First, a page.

Maple Season: New Hampshire's First Rite of Spring

March is maple sugaring time in New Hampshire. This uniquely North American natural phenomenon is not restricted to the calendar like school vacations, holidays or town meeting day, but is dictated solely by day-night weather changes. Cold nights in the 20's followed by warm days when the temperatures go up into the 40's, absent a chilling wind, are the requirements for the sap to run.

Our sugaring season can begin in late February and run into early April and even stop in between. Although sugaring season does coincide with mud season, no one knows how long the season is going to be until after it's over.

Tapping the trees
Although some maple producers still use the traditional bucket-with-spout-and-cover system for tapping their trees, others use high technology plastic tubing and pipeline systems, some of which include vacuum extraction to increase the amount of sap collected. This doesn't hurt trees and keeps the sap-lines empty which helps produce a higher quality sap for high quality maple syrup.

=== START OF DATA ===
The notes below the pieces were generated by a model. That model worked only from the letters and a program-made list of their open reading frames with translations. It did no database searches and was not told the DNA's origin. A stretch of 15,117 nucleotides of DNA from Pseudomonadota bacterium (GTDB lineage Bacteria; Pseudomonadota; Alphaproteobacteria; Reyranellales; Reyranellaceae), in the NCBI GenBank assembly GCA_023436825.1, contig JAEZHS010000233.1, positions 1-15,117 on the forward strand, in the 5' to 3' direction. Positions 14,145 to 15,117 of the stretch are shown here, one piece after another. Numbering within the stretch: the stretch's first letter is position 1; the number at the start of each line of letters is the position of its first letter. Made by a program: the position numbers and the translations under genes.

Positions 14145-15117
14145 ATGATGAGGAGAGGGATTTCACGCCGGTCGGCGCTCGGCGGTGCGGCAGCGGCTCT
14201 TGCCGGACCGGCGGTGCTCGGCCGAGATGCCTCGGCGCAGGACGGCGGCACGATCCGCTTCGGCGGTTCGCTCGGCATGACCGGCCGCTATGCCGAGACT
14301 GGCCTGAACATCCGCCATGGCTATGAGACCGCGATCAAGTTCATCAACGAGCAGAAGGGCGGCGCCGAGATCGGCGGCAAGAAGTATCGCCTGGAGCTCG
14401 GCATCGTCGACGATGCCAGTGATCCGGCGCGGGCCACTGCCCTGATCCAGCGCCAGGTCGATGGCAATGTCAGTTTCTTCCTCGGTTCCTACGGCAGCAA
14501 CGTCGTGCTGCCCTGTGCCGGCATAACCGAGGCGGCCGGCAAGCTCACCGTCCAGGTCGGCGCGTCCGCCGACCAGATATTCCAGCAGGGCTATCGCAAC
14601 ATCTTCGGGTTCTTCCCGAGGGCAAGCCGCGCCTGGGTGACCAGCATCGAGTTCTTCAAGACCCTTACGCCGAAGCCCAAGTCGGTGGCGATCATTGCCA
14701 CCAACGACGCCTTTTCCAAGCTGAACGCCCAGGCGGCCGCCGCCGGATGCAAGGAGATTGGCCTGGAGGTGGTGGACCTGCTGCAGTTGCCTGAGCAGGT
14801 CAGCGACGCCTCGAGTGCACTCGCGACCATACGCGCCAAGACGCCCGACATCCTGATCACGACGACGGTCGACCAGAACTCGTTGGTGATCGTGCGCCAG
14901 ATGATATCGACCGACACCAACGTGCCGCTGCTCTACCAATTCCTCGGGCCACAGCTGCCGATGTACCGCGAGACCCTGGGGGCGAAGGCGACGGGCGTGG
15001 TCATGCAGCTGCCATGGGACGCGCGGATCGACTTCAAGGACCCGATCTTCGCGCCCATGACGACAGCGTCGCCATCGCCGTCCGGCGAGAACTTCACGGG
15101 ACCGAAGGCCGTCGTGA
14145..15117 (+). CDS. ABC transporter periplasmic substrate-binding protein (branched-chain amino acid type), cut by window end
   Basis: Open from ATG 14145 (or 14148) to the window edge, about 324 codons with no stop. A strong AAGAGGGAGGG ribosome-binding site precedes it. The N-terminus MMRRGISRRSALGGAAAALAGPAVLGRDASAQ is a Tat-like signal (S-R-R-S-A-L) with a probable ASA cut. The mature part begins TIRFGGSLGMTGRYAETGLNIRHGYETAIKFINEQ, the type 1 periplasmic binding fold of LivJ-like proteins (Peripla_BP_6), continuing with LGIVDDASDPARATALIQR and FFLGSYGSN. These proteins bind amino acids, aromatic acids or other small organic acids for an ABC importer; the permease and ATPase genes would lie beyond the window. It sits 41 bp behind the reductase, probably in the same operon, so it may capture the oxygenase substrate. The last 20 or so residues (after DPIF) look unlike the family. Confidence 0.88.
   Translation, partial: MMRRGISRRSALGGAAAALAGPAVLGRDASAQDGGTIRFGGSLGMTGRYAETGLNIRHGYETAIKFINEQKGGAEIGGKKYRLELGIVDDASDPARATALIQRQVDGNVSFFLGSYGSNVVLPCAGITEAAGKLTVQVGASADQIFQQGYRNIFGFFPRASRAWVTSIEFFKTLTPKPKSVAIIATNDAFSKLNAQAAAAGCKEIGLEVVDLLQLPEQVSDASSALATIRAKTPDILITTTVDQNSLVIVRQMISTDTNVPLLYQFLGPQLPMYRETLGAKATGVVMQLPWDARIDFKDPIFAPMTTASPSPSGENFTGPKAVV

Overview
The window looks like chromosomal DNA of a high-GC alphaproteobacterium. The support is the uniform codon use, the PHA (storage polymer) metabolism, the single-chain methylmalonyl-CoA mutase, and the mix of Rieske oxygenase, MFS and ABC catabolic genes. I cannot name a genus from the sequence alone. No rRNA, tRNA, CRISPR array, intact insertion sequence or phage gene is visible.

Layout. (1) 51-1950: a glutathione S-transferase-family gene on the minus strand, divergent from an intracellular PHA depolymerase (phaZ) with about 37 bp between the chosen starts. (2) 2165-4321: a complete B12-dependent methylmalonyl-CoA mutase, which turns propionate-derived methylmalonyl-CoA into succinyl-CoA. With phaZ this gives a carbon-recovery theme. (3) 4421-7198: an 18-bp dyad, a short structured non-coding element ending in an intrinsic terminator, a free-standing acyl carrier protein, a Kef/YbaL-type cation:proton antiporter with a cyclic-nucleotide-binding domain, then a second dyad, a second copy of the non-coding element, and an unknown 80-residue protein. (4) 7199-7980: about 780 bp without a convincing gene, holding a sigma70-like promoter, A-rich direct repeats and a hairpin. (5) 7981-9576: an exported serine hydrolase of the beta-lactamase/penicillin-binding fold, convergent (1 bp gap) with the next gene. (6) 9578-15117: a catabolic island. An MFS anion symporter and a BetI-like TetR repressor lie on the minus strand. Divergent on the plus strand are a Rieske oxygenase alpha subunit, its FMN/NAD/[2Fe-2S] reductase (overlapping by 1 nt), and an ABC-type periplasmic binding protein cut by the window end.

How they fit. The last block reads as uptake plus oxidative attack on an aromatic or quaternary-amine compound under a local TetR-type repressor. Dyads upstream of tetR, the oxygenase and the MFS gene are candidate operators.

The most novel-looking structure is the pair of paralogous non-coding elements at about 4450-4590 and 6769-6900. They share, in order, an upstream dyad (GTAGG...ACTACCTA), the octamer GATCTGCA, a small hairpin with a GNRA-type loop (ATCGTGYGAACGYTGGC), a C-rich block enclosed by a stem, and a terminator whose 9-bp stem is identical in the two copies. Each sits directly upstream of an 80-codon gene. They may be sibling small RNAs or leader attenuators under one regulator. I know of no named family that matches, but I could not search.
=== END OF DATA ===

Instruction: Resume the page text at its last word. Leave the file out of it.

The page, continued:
Today's maple producers are also using "health spouts" to lessen the impact of tree-tapping. With the new spouts, trees now heal over in less than one growing season. Regardless of the method of gathering sap, it must be collected after each run and boiled as soon and as fast as possible to make the best quality maple syrup.

Note: “Maple producer” is the modern name for what used to be called a “sugarmaker” in the days before containers became commonplace and most syrup was boiled down to the hard sugar for long storage.

Boiling down
Sap is boiled down in an evaporator, a special pan with flues in it to increase the surface area and speed evaporation. Boiling down has and continues to be the challenge of maple producers everywhere. Before the evaporator was invented, sap was boiled in a series of open kettles, and before then in hollowed out logs with hot rocks dropped in to evaporate the sap.